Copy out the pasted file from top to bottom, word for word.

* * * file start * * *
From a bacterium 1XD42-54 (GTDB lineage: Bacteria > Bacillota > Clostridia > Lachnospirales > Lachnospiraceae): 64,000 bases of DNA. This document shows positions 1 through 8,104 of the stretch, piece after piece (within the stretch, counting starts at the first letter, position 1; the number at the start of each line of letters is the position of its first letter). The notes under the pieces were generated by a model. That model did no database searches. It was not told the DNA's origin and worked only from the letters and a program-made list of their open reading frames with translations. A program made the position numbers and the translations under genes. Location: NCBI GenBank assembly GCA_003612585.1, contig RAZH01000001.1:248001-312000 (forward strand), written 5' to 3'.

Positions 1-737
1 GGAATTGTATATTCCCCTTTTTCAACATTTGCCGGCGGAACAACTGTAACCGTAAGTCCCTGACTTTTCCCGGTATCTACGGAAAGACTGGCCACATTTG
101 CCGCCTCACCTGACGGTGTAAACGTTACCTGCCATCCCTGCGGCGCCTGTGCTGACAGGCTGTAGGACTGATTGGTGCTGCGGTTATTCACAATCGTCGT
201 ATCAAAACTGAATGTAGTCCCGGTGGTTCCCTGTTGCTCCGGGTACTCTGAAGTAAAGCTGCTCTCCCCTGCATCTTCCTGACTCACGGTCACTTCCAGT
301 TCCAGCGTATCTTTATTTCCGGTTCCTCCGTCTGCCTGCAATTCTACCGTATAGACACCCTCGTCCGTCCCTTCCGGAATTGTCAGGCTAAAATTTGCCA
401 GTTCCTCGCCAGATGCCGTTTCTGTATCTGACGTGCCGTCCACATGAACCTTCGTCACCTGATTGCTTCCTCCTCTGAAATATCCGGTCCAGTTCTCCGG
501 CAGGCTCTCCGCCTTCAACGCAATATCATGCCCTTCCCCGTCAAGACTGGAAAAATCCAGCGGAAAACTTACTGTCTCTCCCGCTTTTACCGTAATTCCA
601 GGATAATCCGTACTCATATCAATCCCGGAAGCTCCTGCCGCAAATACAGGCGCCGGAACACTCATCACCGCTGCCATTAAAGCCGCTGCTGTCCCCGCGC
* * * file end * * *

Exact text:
From a bacterium 1XD42-54 (GTDB lineage: Bacteria > Bacillota > Clostridia > Lachnospirales > Lachnospiraceae): 64,000 bases of DNA. This document shows positions 1 through 8,104 of the stretch, piece after piece (within the stretch, counting starts at the first letter, position 1; the number at the start of each line of letters is the position of its first letter). The notes under the pieces were generated by a model. That model did no database searches. It was not told the DNA's origin and worked only from the letters and a program-made list of their open reading frames with translations. A program made the position numbers and the translations under genes. Location: NCBI GenBank assembly GCA_003612585.1, contig RAZH01000001.1:248001-312000 (forward strand), written 5' to 3'.

Positions 1-737
1 GGAATTGTATATTCCCCTTTTTCAACATTTGCCGGCGGAACAACTGTAACCGTAAGTCCCTGACTTTTCCCGGTATCTACGGAAAGACTGGCCACATTTG
101 CCGCCTCACCTGACGGTGTAAACGTTACCTGCCATCCCTGCGGCGCCTGTGCTGACAGGCTGTAGGACTGATTGGTGCTGCGGTTATTCACAATCGTCGT
201 ATCAAAACTGAATGTAGTCCCGGTGGTTCCCTGTTGCTCCGGGTACTCTGAAGTAAAGCTGCTCTCCCCTGCATCTTCCTGACTCACGGTCACTTCCAGT
301 TCCAGCGTATCTTTATTTCCGGTTCCTCCGTCTGCCTGCAATTCTACCGTATAGACACCCTCGTCCGTCCCTTCCGGAATTGTCAGGCTAAAATTTGCCA
401 GTTCCTCGCCAGATGCCGTTTCTGTATCTGACGTGCCGTCCACATGAACCTTCGTCACCTGATTGCTTCCTCCTCTGAAATATCCGGTCCAGTTCTCCGG
501 CAGGCTCTCCGCCTTCAACGCAATATCATGCCCTTCCCCGTCAAGACTGGAAAAATCCAGCGGAAAACTTACTGTCTCTCCCGCTTTTACCGTAATTCCA
601 GGATAATCCGTACTCATATCAATCCCGGAAGCTCCTGCCGCAAATACAGGCGCCGGAACACTCATCACCGCTGCCATTAAAGCCGCTGCTGTCCCCGCGC